Everyone says that food and drink are expensive in New Zealand, and yes they are probably right, but there are still places you can buy your food and drink cheaper than others!
Convenience stores, which are more commonly known as dairies in NZ, can be found in the larger towns as well as the smaller ones, and in rural areas they can sometimes be the only shop for miles! They are generally more expensive than supermarkets, though the ‘chains’ like Four Square and Fix sometimes run promotions. A small bottle of water can set you back $4 so I would avoid shopping in convenience stores regularly.
Top tip: Sign up for free supermarket loyalty cards to save money; they often offer exclusive discounts to cardholders.
The best place to buy fruit and vegetables is at local farmers markets which are highlighted in the Lonely Planet Guidebook. They usually take place at the weekend.
In rural areas, you may spot a stall selling fruit, veg, eggs etc outside someone’s home with an honesty box for donations. It goes without saying that buying seasonal produce will be cheaper than buying produce that’s been shipped in from exotic countries overseas.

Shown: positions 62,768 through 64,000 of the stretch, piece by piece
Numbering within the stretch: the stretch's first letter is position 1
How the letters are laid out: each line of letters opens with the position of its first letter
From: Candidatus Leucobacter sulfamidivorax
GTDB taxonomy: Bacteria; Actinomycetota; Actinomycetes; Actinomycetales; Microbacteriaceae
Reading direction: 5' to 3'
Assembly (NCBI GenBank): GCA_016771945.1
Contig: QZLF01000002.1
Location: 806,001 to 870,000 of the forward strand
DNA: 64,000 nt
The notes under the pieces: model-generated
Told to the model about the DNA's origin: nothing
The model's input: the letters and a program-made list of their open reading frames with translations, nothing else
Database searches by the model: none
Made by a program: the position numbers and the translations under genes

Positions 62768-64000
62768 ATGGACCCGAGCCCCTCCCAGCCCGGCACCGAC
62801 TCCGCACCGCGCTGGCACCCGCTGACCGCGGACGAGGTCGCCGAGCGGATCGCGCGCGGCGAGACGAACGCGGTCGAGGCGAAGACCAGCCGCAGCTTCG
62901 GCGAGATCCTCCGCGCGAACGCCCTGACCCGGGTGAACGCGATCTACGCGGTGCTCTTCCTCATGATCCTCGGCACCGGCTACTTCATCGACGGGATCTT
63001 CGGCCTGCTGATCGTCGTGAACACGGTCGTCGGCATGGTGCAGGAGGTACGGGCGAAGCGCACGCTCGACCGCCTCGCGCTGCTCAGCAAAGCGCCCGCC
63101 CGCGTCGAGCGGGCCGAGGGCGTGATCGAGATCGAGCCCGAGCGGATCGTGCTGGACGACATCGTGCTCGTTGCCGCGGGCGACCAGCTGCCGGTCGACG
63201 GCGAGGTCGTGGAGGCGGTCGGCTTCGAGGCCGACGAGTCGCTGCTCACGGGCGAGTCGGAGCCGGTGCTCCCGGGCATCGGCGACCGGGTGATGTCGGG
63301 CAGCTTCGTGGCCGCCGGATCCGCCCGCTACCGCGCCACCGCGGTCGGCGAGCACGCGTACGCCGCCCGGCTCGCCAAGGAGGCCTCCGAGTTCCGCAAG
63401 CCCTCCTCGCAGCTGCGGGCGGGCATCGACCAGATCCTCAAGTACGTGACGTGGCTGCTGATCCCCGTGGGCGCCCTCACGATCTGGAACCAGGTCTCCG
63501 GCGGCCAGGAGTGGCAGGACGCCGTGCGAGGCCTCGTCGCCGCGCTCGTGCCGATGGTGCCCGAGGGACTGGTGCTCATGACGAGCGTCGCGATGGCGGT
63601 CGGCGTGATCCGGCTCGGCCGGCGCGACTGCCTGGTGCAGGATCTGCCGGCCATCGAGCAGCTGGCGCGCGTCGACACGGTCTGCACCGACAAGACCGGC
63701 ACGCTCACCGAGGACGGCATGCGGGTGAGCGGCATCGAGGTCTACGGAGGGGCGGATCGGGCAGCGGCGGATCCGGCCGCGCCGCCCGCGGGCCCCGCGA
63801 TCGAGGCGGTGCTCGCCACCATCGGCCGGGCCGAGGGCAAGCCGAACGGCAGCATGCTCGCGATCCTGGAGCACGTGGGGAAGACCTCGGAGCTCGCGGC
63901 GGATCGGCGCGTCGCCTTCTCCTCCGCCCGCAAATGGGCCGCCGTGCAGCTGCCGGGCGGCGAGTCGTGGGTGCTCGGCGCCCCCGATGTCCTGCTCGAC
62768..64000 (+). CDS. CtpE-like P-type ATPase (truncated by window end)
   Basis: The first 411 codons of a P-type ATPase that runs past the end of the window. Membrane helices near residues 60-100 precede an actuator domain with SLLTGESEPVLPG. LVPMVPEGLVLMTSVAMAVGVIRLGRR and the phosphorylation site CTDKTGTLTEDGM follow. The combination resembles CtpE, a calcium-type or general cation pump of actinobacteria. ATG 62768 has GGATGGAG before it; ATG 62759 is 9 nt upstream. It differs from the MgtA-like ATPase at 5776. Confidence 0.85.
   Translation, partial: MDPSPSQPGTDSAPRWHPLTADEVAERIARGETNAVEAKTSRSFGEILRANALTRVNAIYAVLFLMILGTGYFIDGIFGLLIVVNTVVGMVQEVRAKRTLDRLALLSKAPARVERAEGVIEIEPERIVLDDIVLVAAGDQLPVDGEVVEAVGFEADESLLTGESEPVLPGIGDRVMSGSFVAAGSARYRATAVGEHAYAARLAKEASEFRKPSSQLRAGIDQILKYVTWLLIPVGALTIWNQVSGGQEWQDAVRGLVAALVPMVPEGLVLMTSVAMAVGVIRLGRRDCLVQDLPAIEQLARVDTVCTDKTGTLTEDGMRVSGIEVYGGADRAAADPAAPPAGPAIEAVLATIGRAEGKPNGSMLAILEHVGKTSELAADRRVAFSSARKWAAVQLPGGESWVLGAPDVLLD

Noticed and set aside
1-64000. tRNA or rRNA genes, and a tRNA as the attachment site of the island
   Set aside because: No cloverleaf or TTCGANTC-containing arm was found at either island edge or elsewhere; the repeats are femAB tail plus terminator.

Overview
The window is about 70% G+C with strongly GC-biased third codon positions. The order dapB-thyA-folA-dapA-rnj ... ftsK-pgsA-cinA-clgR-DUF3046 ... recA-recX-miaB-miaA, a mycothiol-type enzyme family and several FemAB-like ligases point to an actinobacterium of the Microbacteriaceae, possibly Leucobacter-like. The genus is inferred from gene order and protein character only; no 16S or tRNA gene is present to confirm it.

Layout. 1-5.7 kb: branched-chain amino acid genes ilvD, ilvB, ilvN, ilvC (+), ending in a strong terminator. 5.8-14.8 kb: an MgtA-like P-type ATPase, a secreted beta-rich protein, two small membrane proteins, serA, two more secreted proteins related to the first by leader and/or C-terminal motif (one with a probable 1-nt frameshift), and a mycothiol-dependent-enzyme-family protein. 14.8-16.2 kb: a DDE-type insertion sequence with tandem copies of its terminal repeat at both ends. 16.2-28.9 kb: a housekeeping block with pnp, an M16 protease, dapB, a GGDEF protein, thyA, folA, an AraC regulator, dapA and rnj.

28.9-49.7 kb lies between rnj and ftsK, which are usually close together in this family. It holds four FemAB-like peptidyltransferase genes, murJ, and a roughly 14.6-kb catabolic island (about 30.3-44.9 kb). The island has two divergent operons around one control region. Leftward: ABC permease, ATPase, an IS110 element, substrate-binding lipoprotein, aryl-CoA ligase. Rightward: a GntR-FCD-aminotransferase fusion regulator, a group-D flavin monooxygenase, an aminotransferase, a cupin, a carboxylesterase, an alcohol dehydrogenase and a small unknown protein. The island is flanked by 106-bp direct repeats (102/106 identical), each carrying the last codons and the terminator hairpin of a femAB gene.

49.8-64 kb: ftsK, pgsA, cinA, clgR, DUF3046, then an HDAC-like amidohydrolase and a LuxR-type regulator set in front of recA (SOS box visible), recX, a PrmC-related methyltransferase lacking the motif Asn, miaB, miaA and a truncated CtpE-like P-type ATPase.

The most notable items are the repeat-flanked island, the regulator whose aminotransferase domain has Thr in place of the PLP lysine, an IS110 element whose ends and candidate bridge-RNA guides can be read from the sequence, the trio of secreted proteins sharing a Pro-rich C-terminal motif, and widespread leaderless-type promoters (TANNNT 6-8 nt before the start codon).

Cooking your own meals is SO much cheaper than eating out at restaurants. Most hostels have a fully equipped kitchen, and most motels have a kitchenette, so you have the chance to cook your own meals instead of eating out.
Stock up on the basics like pasta, rice, beans, chopped tomatoes and spices so you aren’t having to incorporate a supermarket shop into your itinerary everyday. It’s amazing what you can cook on a camping stove when you put your mind to it!
Main dishes usually cost around $20, starters or desserts around $10, and drinks around $10 each, so you can easily spend your daily budget on a meal if you don’t want to cook. If you are planning to eat out, there are generally more deals at lunchtime than in the evening.